I remember a patient from medical school at UNC who had fistulas from her rectum to her vagina and from her rectum to her skin. A fistula is like a tunnel that connects two structures that should not be connected. Suffice it to say, her life was greatly impacted, and due to her embarrassment of these complications, she waited several years before seeking treatment. After a thorough evaluation, she was diagnosed with Crohn’s disease.
We had no good treatment for Crohn’s disease back then (1976), and we have no good treatment now. It was once thought to be an autoimmune disorder, but it is not; it appears to be a gut leakage problem. The prevalence of Crohn’s disease has been steadily increasing since the 1970s for reasons no one understands. However, it is less common in equatorial countries.
There are a number of studies showing individuals with Crohn’s disease have much lower vitamin D levels than healthy people. How much vitamin D should you take if you have Crohn’s disease? The short answer to that question of course is no one knows. But such an answer, or the ever-present calls for more research, do not help those afflicted with Crohn’s disease. For these individuals, the Vitamin D Council wanted to see if there was any evidence vitamin D will help treat the disease.
A recent Chinese study is obliquely helpful in answering this question. Of course, this study did not directly determine whether 5,000 IU (125 mcg) or 10,000 IU (250 mcg)/day of vitamin D will help treat Crohn’s disease. But this study found that severity of Crohn’s disease as determined by endoscopic biopsy was much worse in subjects with low vitamin D levels. If I had Crohn’s disease, this study alone would get me taking high doses of vitamin D.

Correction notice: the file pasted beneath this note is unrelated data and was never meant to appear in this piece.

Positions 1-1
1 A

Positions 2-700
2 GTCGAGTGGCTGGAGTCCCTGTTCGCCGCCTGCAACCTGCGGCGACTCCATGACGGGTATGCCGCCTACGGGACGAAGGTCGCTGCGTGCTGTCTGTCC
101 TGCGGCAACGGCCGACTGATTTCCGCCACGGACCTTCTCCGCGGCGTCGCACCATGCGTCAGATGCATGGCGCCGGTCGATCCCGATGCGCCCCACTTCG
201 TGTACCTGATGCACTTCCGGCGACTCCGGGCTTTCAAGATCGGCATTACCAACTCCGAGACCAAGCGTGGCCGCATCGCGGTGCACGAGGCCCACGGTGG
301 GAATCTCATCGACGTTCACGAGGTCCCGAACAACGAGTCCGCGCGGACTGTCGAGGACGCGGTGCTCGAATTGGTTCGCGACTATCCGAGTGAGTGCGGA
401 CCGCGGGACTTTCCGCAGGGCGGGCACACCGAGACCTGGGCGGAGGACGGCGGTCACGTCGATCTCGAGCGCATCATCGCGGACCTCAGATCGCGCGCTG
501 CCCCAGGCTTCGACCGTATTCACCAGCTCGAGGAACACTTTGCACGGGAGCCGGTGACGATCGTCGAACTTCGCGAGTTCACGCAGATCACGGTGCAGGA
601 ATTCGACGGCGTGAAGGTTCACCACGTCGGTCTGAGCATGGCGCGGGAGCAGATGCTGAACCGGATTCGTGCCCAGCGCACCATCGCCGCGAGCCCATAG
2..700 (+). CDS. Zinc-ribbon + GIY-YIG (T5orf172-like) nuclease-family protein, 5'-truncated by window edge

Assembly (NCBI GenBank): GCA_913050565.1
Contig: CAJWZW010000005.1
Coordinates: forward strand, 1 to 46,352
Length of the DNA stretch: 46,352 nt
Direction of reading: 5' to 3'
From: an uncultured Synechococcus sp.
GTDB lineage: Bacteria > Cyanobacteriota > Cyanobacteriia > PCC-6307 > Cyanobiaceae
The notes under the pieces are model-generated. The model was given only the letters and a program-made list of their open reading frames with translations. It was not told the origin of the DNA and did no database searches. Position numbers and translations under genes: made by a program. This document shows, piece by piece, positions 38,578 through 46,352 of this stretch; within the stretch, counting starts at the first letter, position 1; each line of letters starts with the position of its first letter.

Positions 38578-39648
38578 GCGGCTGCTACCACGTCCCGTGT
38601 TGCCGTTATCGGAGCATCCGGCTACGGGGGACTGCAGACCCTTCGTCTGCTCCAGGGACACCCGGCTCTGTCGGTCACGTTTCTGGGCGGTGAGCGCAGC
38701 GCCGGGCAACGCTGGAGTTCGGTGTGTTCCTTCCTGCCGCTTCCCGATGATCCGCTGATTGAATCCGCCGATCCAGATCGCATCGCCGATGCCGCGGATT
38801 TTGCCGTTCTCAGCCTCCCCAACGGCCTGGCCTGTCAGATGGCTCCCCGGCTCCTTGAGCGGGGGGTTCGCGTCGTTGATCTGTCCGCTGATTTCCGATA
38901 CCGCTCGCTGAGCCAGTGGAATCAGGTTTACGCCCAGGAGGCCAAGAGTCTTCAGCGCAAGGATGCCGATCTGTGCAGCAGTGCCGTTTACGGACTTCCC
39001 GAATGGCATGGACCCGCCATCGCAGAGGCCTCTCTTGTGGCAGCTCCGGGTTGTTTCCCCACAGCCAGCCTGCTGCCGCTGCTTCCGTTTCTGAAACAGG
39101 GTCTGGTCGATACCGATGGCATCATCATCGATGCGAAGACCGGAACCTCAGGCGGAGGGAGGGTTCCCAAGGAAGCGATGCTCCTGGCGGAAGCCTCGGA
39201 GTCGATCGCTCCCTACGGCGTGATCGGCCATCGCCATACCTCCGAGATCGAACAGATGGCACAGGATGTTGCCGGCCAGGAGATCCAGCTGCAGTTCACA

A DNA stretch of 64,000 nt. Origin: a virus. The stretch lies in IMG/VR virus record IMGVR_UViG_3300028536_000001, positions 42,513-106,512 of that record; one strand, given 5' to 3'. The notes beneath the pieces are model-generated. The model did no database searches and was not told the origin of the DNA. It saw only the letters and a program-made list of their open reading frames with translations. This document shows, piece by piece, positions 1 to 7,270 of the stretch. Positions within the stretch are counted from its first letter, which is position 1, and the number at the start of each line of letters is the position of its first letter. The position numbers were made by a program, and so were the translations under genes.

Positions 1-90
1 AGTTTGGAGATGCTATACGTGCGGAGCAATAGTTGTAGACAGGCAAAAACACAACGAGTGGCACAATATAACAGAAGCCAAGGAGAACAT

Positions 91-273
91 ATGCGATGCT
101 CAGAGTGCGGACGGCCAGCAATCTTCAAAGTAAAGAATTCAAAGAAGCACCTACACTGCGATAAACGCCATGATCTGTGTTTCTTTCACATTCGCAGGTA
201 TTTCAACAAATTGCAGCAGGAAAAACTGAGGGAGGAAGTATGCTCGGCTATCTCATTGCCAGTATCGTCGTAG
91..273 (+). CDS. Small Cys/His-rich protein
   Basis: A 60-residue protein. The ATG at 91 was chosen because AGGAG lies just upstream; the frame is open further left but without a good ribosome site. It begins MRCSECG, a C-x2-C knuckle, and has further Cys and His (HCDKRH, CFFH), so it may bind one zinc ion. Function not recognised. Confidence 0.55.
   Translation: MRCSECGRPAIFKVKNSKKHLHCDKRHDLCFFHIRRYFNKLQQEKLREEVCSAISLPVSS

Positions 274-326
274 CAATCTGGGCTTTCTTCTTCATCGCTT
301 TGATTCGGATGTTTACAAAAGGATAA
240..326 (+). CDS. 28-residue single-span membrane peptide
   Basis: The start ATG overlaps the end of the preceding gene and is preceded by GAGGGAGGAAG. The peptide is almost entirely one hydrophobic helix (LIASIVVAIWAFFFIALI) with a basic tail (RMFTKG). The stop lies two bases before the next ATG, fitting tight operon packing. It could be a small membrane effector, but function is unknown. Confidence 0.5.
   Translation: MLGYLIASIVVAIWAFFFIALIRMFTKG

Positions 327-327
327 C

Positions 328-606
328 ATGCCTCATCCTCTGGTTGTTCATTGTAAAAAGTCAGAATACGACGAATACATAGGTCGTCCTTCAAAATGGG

One very small 12-month study actually investigated if 10,000 IU (250 mcg)/day helps manage Crohn’s better than 1,000 IU/day (25 mcg). We blogged about it at the time but didn’t really communicate the importance of the study.
The authors reported,
“On an intention-to-treat basis (includes data on everyone who entered the study whether they took vitamin D or not), the rate of relapse difference between patients receiving low (1,000 IU/day) – and high-dose (10,000 IU/day) vitamin D3 (68.8 vs 33.3%; NS). In per-protocol analysis (just includes subjects who took vitamin D), clinical recurrence (relapse) of Crohn’s disease was less frequently observed in patients receiving a high dose (0%) compared to those receiving a low dose of 1000 IU daily (37.5%) (p = 0.049). Improvement in anxiety and depression scores and a good safety profile were observed in the group treated with 10,000 IU (250 mcg)/day of vitamin D3.”
Narula N, Cooray M, Anglin R, Muqtadir Z, Narula A, Marshall J. Impact of High-Dose Vitamin D3 Supplementation in Patients with Crohn’s Disease in Remission: A Pilot Randomized Double-Blind Controlled Study. Dig Dis Sci. 2017 Feb;62(2):448-455.
Common sense needs to prevail in diseases like Crohn’s disease. Severity of illness must be weighed against dangers of taking 10,000 IU (250 mcg)/day of vitamin D, which are nonexistent. Do you have Crohn’s disease and supplement with vitamin D? Email us at firstname.lastname@example.org to share your experience with the Vitamin D Council team.
John Cannell, MD. How much vitamin D should individuals with Crohn’s disease supplement with? The Vitamin D Council Blog & Newsletter, January 25, 2018.